Mr Mehsud is said to be close to agreeing a peace deal
A top Taleban commander in Pakistan has said his forces stand by a ceasefire agreement with the government, despite recent bomb attacks.
But speaking from his South Waziristan base, Baitullah Mehsud blamed the army for recent attacks on civilians and said he would fight back if necessary.
Mr Mehsud denies reports he ordered the killing of ex-PM Benazir Bhutto.
Meanwhile a police chief and his driver were killed in a roadside bomb attack in the north-western city of Peshawar.
The bomb was apparently detonated by a remote control device close to their vehicle. Two police were also injured.
Hours earlier, another roadside blast killed a civilian and injured three others in Bara, 15km (10 miles) away.
Peshawar is capital of North-West Frontier Province, where pro-Taleban militants often target security forces.
Correspondents say the violence is the first since the formation of a new provincial government.
It was elected on a platform of negotiating with militants, and on Wednesday signed an agreement with pro-Taleban fighters in the troubled Swat valley.
Mr Mehsud is also said to be close to reaching a peace agreement with the authorities, after ordering a ceasefire a month ago.
On Saturday he gave a news conference to a small group of invited journalists, including the BBC's Syed Shoaib Hasan.
Our correspondent says that Mr Mehsud's fighters appeared confident and were in control of the areas that journalists were taken to see.
Mr Mehsud said the onus was on the government and the army to make the peace deal work.
"We have always stood by our word. It is the army who have broken theirs," he said.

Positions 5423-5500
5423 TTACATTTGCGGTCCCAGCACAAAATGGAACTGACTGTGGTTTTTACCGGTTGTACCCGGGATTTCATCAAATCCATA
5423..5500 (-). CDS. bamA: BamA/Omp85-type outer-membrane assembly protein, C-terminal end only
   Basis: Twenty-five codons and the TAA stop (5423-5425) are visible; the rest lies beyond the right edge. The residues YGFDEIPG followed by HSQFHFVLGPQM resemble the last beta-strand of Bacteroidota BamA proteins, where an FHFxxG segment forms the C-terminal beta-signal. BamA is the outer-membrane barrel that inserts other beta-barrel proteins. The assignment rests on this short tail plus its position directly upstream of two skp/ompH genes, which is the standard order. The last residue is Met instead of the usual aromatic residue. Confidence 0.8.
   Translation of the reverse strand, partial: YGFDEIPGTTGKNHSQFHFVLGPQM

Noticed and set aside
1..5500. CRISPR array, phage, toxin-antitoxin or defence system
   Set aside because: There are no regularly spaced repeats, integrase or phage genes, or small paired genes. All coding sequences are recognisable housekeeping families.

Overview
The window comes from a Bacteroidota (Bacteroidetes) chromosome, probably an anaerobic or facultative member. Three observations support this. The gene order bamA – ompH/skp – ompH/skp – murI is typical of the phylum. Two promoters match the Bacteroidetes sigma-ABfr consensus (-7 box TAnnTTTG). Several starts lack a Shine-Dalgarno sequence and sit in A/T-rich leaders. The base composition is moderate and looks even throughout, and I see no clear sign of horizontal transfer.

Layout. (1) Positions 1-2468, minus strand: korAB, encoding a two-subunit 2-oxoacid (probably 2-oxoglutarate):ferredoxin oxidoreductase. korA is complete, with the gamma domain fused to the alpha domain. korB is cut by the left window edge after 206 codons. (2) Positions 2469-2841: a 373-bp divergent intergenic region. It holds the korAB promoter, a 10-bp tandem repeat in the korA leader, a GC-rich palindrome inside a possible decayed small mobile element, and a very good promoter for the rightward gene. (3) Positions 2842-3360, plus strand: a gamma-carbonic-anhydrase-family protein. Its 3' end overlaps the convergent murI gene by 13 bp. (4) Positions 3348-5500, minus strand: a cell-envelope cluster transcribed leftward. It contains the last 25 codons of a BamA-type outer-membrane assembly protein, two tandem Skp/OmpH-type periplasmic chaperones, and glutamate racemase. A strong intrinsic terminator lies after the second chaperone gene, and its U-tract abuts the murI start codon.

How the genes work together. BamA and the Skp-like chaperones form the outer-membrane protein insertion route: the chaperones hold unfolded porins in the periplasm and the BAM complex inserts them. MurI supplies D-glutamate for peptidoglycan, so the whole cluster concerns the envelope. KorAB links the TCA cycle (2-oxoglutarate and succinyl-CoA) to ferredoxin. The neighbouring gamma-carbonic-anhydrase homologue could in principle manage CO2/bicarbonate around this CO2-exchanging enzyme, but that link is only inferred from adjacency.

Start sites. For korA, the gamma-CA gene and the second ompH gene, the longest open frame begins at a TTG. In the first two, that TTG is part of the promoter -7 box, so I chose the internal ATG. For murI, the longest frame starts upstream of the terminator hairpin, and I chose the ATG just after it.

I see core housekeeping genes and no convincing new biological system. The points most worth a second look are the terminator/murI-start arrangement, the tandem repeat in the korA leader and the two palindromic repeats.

"They have attacked civilians in our area, destroyed businesses and schools and killed innocent civilians.
"But we have agreed to the peace and we will stand by it unless the army attacks us first."
He added that his movement was prepared to use suicide bombers if necessary.
He made it clear that his fighters were still opposed to the US. He said he felt "personal enmity" towards America.
South Waziristan has seen many of the heaviest clashes between militants and the security forces in recent years.
Mr Mehsud is said to command about 20,000 pro-Taleban militants.
The previous central government, which supported President Pervez Musharraf, said it had evidence from phone intercepts that Mr Mehsud had organised the killing of Ms Bhutto in Rawalpindi in December.
But Mr Mehsud described the accusations as false, and said he had "nothing against" Ms Bhutto.
Pakistan's new government has offered peace to any militants who renounce violence.
It is attempting to bring to an end a wave of bombings which has killed hundreds of people over the past year.
US officials are cautiously supporting the new government's efforts to reach peace through talks.